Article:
Filed under: Freedom, History, Law, The Constitution | Tags: Eighteenth English Theories, European Constitutions, Mark Steyn on the Constitution
“The republic’s founders were, I’m afraid, British subjects animated by certain eighteenth-century English theories about liberty, themselves deriving from the principles of common law and Magna Carta. It is not “Eurocentric ” to make such an obvious point. Indeed, “Europe” was noticeably antipathetic to these ideas and in many ways still is. That’s why, while America still has only the same yellowing parchment it started out with two centuries ago, the continent has lurched through its Third Reichs and Fourth Republics and wholesale constitutional rewrites every generation. The U.S. Constitution is not only older than the French, German, Italian, Belgian, Greek and Spanish constitutions, it’s older than all of them put together. The ideas of a relatively small group of Englishmen on the rule of law and responsible government have been responsible for centuries of sustained peaceful constitutional evolution in America, Britain, Canada, Australia, New Zealand, India, Barbados, Mauritius. True, of those Englishmen, America got the exceptional talents, as is clear from a casual comparison of The Federalist Papers and an equivalent opus called Canada’s Founding Debates. But generally, around the world, the likelihood of living your life unmolested by the arbitrary cruelties of government is inversely proportional to how far the state departs from Anglo-American theories of liberty.”
From Mark Steyn
Filed under: Democrat Corruption, Freedom, History, Law, The Constitution | Tags: A Living Constitution?, Constitution Day, Mindful of Our Stewardship
For over a hundred years Progressives have been trying to persuade Americans that times have changed, and that browned and aged document we call the Constitution badly needs updating. Our founding documents were all right back in the 1700s, but over 200 years later this is a different and modern world. Why, they didn’t even have Blackberrys.
Shouldn’t the Constitution change and develop to fit our evolving society? The Liberals really like the notion of a “living constitution.”
I find it fascinating that newly elected Congressmen, after long exhausting weeks on the campaign trail, come to Washington to be sworn in as new public servants — senators and representatives — raise their right hands and swear allegiance to the Constitution, then start figuring out ways to get around it or change it.
There is a major reason for that. Ronald Reagan explained:
I had a copy of the Soviet Constitution, and I read it with great interest. And I saw all kinds of terms in there that sound just exactly like our own: ‘freedom of assembly,’ and ‘freedom of speech’ and so forth. Of course, they don’t allow them to have those things, but they’re in there in the constitution.
But I began to wonder about the other constitutions — everyone has one — and our own and why so much emphasis on ours. And then I found out, and the answer was very simple. That’s why you don’t notice it at first, but it is so great that it tells the entire difference.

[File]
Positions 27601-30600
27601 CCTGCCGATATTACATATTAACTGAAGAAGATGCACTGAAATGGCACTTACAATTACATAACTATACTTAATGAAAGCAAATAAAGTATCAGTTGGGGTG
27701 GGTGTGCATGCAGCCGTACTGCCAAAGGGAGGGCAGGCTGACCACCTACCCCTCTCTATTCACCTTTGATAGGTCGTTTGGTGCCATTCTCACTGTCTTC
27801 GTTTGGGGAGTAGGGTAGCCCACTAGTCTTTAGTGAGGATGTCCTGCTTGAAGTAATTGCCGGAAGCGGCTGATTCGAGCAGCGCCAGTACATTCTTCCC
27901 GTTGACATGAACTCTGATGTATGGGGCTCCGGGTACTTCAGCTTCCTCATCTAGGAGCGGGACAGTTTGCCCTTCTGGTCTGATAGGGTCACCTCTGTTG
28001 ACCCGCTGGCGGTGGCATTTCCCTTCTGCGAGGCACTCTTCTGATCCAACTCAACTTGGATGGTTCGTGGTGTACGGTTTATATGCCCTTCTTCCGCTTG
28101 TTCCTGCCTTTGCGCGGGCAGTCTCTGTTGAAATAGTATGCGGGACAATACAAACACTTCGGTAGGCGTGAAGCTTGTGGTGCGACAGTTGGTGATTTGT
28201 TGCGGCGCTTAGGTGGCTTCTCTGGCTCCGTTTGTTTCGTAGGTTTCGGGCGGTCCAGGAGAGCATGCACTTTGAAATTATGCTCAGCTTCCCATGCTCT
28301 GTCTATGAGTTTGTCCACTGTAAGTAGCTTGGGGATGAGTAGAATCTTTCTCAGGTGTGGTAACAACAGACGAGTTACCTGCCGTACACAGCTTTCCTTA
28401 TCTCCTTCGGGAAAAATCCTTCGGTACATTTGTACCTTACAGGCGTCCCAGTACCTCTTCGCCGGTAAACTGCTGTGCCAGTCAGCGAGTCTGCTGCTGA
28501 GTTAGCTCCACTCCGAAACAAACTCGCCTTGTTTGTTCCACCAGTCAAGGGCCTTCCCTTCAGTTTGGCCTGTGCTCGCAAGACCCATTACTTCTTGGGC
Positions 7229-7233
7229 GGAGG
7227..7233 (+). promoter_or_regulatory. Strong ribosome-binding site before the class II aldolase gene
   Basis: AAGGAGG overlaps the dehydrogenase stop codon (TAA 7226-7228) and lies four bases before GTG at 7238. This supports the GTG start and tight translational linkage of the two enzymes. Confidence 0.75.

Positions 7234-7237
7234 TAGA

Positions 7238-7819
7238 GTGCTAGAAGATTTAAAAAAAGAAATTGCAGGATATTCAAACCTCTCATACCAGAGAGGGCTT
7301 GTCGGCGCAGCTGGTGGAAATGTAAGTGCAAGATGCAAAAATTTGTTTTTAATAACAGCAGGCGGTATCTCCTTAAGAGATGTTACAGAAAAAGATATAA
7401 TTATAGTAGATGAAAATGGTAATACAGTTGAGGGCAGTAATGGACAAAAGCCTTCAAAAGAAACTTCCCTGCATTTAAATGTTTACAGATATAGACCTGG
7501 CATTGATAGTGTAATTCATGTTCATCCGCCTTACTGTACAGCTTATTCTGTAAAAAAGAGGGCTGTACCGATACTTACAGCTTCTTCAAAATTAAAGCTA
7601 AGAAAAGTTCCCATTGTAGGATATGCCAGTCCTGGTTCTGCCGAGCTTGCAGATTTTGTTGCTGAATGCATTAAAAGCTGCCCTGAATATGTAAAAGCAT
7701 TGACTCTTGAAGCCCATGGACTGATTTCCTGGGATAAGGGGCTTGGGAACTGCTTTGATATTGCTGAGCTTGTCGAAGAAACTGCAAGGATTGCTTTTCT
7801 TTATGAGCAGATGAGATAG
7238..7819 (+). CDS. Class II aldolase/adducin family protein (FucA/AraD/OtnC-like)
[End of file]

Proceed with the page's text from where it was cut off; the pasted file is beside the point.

All those other constitutions are documents that say that “We, the government, allow the people the following rights,’ and our Constitution says “We, the people allow the government the following privileges and rights.”
Today, Attorney Joseph W. Stuart in an essay on Constitution Day, writes about his own legal education and a course in the philosophy of law. The essay is delightful and thought-provoking.
The only text we had for the course was the U.S. Constitution. It served Professor Weiss well as a means to help us inquire into legal and political philosophy, into rights and powers and liberties, and their limitations. For the first class, he read from the top of the text: “We, the people of the United States of America, in order to form a more perfect union . . .” Then, leaning forward on his cane, he asked, “Who are ‘we’?” We — meaning the small “we” of a handful of students and our teacher — spent the entire first session on that question, and the next several classes on the Preamble alone. We had good reason to do so, because it told us much: that the drafters of the document intended that it be an agreement by and from and among the people, and that it united them with their descendants, securing the justice and liberty just won.
The “living Constitution” is another one of those euphemisms I have been writing about. Liberals don’t like the current Constitution and want to change it because it limits what they can do. We, the people of the United States of America, have granted the government only these limited powers, and they don’t get to do whatever they want. When they start telling us what kind of light bulbs we must use, what cars we must drive, what kind of health care we are allowed to have — they’re way out of line, abrogating power to themselves to which they are not entitled.
Our country was not predestined to prosper; it did so through choices made at its Founding and renewed every generation since; the choices of freedom over rule, property over collectivization, the liberty of the individual human spirit over the dictates of the enlightened few. We should be thankful for the wisdom of our ancestors in creating this heritage, and mindful of our stewardship as we are called to carry forward this idea called America. (James Robbins)
Filed under: Conservatism, The Constitution | Tags: Constitution Day, Holidays
Happy Constitution Day!
(thanks to Gay Patriot for the reminder.)